An Atlanta-based clinical psychologist testified the description given by people who knew Timothy Tyrone Foster as a child is indicative of a person who suffered from adaptive functional deficiencies.
Dr. Marlyne Israelian was on the witness stand all day Tuesday during a motion hearing in the death penalty case for Foster. He will be retried for the 1986 murder of Queen Madge White after the U.S. Supreme Court threw out his conviction.
Jerry Word, an attorney for Foster said Israelian’s testimony was an effort to establish a clinical background for the major defense of Foster — that he had intellectual disabilities. Word said those disabilities should bar the state by law from seeking the death penalty in the event their client is convicted.
Israelian concluded her testimony Tuesday saying that all of the documentation that she had seen provided “consistent, convergent evidence” that Foster had intellectual disabilities. She said that at the time the murder was committed, when Foster was 18 years of age, that “at best” he had the mental ability of a 12-year-old.
The psychologist testified that people with intellectual disabilities could be found competent to stand trial. This was the case in 1999 when Foster was the focus of a civil trial to determine his competency.
The psychologist testified that, when evaluating a person for intellectual deficiencies, IQ is just one factor and that adaptive functioning skills must also be considered as well as a determination of the time the diagnosis was made.
Foster’s difficulty with adaptive functioning skills is where Israelian made note of testimony Monday from several people who knew Foster.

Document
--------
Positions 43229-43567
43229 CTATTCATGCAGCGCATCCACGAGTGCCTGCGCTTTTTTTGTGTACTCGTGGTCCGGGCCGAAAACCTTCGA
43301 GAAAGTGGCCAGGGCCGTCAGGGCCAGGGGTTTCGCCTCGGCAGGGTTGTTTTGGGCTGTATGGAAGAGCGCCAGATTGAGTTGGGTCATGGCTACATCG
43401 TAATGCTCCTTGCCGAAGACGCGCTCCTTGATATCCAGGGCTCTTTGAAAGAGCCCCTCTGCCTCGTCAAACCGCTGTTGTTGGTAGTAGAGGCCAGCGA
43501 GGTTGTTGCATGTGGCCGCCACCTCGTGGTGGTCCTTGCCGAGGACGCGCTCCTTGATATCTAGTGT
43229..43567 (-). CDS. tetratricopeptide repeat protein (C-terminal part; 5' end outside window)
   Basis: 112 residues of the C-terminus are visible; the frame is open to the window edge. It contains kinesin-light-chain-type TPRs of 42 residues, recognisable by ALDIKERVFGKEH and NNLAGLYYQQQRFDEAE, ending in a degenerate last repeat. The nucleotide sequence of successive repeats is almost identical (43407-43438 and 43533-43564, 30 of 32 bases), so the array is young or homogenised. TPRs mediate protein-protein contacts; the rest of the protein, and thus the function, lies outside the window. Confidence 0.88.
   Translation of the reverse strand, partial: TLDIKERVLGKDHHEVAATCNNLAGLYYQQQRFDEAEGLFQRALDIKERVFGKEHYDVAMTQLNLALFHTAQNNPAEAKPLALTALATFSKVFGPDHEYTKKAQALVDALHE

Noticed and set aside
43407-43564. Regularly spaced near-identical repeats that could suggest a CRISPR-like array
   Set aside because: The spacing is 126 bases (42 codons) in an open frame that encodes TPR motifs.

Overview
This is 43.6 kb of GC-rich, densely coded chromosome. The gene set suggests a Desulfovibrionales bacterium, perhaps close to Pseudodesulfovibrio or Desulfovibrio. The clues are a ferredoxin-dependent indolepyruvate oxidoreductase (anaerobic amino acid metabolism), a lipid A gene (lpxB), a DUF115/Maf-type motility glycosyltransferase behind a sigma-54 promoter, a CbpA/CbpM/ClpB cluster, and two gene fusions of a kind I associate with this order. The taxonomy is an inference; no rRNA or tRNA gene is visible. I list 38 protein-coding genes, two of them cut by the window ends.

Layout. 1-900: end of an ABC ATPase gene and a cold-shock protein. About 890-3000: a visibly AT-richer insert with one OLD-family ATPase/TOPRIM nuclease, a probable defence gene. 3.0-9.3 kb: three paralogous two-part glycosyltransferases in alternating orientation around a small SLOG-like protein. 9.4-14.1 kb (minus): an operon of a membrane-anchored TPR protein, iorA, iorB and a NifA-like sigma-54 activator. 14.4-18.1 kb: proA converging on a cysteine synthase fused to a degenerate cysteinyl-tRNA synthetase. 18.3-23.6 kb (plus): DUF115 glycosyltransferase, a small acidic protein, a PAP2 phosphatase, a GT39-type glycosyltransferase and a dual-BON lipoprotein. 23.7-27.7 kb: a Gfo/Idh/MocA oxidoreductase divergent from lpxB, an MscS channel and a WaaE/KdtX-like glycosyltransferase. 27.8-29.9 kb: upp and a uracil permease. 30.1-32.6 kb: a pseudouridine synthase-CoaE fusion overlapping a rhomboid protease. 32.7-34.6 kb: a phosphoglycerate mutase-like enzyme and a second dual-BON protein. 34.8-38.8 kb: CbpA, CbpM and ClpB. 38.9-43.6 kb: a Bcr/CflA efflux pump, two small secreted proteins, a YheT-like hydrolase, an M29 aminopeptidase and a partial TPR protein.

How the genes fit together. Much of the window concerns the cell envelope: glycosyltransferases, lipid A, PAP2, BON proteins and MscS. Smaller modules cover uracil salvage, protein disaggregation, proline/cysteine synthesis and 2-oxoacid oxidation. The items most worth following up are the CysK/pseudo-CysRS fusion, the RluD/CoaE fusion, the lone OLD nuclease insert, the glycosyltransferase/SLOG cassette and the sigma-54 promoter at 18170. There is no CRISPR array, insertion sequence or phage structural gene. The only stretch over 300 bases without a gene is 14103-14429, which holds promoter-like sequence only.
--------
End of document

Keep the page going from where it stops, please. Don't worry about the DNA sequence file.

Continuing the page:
Several people testified that he was easily manipulated and people would take advantage of him. Anthony Dion Blackwell testified Foster couldn’t learn the rules of basketball. He also talked about a teacher who would frequently repeat and repeat questions to Foster to get any response from him. Other students even would attempt to help Foster with the answer to get the teacher off his back.
When the mental issue was initially raised as prohibition for the imposition of the death penalty, Israelian said, many felt inmates would attempt to score poorly on IQ tests. But the stigma associated with being diagnosed with intellectual disabilities was so strong that there was evidence to suggest that, she told Floyd Superior Court Judge Billy Sparks.
“People do opposite, faking good as much as they can because the stigma is unbearable,” Israelian said.
Floyd County Assistant District Attorney Kevin Salmon will cross examine Israelian Wednesday.
A second expert witness is also slated to testify Wednesday and Sparks said he would allow the defense team to make remarks regarding a challenge to the grand jury indictment against Foster for the purpose of getting the challenge on the record, but that it is his opinion that any challenges to the grand jury had been waived in the past.